Connected Car Tech By Eran Eshed
In an essay nearly 20 years ago, Bill Gates famously declared that “content is king”. Since that essay was published, if you had a nickel for every time you heard that phrase repeated you might own your own private island by now. But overused as that saying may be, it rings true nonetheless.
In an increasingly mobile and digital culture, consumers now decide when and where they receive content rather than having it dictated to them by providers. As such, in many areas of business—from marketing to infotainment—unique content has become a precious commodity, and consumers have come to expect to receive it anywhere, any time.
Now that the connected car market is rapidly taking off – BI Intelligence predicts that 75 percent of all cars will connect to the Internet by 2020 – AT&T is making an exclusive content play in the space. The telecom giant has signed deals with eight automobile manufacturers, including GM and Ford, to provide content and gaming that is only available to passengers inside the vehicles in much the same way that some airlines do already. The exclusive content will be a differentiator for the automobile manufacturers and a new revenue stream for AT&T.
AT&T is still considering several different business models for this new offering, but any structure it develops will almost certainly include allowing consumers to purchase data from inside the vehicle and then download the content to a mobile device. The pay-for-data approach makes sense in the connected car market, as most of the Internet-enabled automobiles hitting the market now offer 4G LTE connectivity.
4G LTE works as a medium for delivering exclusive content to consumers in vehicles because of its capacity to transmit large quantities of data faster and more reliably than other wireless technologies, including 3G. Today, 4G LTE also offers low-cost connectivity, which has only become a reality over the past few years, thanks in large part to the development of new bleeding-edge LTE chipset solutions. These solutions are also making 4G LTE a reality in other sectors of the Internet of Things (IoT) where it was previously cost-prohibitive, including wearable devices, intelligent electricity meters, smart traffic lights, smart security alarms, and a variety of IoT consumer products.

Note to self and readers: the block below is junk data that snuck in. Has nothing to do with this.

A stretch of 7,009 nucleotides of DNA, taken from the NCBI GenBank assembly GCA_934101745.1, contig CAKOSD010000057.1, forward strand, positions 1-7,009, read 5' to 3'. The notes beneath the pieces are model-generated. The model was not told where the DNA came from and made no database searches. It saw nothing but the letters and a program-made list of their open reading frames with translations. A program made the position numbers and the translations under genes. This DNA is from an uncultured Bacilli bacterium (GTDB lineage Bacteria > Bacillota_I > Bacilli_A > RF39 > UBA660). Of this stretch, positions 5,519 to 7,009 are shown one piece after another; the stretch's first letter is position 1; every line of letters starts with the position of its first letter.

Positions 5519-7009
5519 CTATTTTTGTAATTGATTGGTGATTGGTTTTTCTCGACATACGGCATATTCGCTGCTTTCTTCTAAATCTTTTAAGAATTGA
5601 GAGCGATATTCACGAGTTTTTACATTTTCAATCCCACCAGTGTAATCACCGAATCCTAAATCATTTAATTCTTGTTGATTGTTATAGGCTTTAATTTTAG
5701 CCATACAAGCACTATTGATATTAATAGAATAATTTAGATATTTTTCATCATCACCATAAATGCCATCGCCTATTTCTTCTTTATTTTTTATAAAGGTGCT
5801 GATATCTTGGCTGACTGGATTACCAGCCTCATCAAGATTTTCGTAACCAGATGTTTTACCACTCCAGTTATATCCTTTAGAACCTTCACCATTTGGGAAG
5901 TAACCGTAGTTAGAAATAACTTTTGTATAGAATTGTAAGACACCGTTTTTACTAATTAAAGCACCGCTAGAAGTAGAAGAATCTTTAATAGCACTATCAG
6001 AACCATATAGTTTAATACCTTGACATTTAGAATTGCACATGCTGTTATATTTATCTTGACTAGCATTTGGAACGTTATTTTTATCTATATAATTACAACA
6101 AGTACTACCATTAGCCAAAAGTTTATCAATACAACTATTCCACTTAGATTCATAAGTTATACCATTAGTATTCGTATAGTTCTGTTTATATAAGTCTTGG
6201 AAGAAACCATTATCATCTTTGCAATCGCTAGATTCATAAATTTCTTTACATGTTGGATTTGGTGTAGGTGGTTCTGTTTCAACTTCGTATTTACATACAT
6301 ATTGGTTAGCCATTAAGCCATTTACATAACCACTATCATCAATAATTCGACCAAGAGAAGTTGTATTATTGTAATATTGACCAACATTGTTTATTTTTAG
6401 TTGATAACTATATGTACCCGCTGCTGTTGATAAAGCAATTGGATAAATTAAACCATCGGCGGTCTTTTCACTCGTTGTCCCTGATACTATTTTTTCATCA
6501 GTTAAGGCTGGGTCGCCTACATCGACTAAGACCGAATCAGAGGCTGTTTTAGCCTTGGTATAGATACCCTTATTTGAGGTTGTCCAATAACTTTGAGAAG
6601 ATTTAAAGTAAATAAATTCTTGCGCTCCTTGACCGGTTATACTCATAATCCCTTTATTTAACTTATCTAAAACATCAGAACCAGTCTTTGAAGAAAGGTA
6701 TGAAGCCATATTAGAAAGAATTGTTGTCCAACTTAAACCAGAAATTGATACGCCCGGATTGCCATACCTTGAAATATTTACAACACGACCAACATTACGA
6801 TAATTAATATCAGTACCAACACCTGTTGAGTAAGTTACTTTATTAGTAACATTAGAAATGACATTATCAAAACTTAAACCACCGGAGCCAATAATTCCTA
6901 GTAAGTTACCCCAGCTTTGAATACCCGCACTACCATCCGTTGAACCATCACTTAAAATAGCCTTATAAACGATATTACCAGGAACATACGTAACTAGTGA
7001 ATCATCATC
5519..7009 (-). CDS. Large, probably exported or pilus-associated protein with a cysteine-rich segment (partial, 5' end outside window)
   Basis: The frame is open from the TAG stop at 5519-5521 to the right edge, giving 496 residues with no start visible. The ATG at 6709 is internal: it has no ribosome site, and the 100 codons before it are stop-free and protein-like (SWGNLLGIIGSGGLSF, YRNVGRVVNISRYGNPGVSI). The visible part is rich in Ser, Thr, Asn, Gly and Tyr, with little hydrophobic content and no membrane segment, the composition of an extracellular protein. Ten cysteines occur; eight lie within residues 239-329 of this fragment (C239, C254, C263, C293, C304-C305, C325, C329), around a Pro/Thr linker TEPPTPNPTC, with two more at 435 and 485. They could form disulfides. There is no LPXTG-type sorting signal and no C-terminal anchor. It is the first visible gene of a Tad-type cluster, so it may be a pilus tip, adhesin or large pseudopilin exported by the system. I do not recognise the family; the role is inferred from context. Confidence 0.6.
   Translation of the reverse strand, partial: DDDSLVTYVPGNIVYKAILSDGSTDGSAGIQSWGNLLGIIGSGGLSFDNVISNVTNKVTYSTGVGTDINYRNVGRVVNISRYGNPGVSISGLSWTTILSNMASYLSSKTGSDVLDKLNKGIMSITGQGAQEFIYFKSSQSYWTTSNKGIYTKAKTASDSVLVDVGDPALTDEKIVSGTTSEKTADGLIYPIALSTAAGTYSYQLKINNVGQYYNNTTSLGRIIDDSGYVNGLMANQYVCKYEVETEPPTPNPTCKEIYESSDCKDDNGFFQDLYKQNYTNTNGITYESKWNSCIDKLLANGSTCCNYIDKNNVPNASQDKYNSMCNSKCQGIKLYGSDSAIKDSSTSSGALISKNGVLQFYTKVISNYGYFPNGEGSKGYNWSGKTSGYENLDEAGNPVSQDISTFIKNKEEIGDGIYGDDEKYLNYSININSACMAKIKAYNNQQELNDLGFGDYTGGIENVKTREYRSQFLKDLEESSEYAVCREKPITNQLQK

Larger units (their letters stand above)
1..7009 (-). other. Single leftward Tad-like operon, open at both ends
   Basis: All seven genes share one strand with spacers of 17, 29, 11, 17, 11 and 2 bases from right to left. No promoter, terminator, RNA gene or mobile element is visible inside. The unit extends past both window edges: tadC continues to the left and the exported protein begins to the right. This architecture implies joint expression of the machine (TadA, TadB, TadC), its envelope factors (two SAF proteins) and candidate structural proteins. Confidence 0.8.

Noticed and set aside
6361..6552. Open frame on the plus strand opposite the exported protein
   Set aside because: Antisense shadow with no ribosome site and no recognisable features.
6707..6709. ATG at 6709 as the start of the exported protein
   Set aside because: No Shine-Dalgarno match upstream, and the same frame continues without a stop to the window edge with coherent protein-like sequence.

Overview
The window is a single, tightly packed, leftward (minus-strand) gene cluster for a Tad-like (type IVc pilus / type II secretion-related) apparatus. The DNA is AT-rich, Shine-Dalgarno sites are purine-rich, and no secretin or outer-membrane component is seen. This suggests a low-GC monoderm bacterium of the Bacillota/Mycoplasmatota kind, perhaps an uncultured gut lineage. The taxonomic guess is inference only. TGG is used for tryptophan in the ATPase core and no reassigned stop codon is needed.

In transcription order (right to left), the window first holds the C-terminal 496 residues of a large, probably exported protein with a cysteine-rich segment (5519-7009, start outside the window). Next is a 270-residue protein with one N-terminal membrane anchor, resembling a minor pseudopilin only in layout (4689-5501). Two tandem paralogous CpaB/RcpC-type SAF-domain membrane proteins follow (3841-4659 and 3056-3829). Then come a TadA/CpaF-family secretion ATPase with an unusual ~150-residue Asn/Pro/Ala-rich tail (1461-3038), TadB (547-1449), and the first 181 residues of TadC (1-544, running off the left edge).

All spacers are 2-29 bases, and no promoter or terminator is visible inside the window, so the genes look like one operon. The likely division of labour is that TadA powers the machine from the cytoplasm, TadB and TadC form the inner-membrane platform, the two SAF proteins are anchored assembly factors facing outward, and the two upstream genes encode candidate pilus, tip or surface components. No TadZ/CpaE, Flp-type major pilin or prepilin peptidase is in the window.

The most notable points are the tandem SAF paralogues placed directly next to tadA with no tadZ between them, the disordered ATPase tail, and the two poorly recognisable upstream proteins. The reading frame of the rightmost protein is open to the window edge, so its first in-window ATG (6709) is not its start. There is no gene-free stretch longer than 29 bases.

Of course, integrating 4G LTE into vehicles has many practical applications as well. LTE connectivity allows a car to run self-diagnostics, for instance, can alert the driver to any maintenance requirements, and can enable value-added services like helping travelers find local restaurants or gas stations.
As connected cars grow more popular, it is safe to assume that additional content providers will consider partnering with automobile manufacturers in order to break into the exclusive content market. That will create more competition in the space and, ultimately, consumers will benefit most as they will be presented with a wide range of quality content options.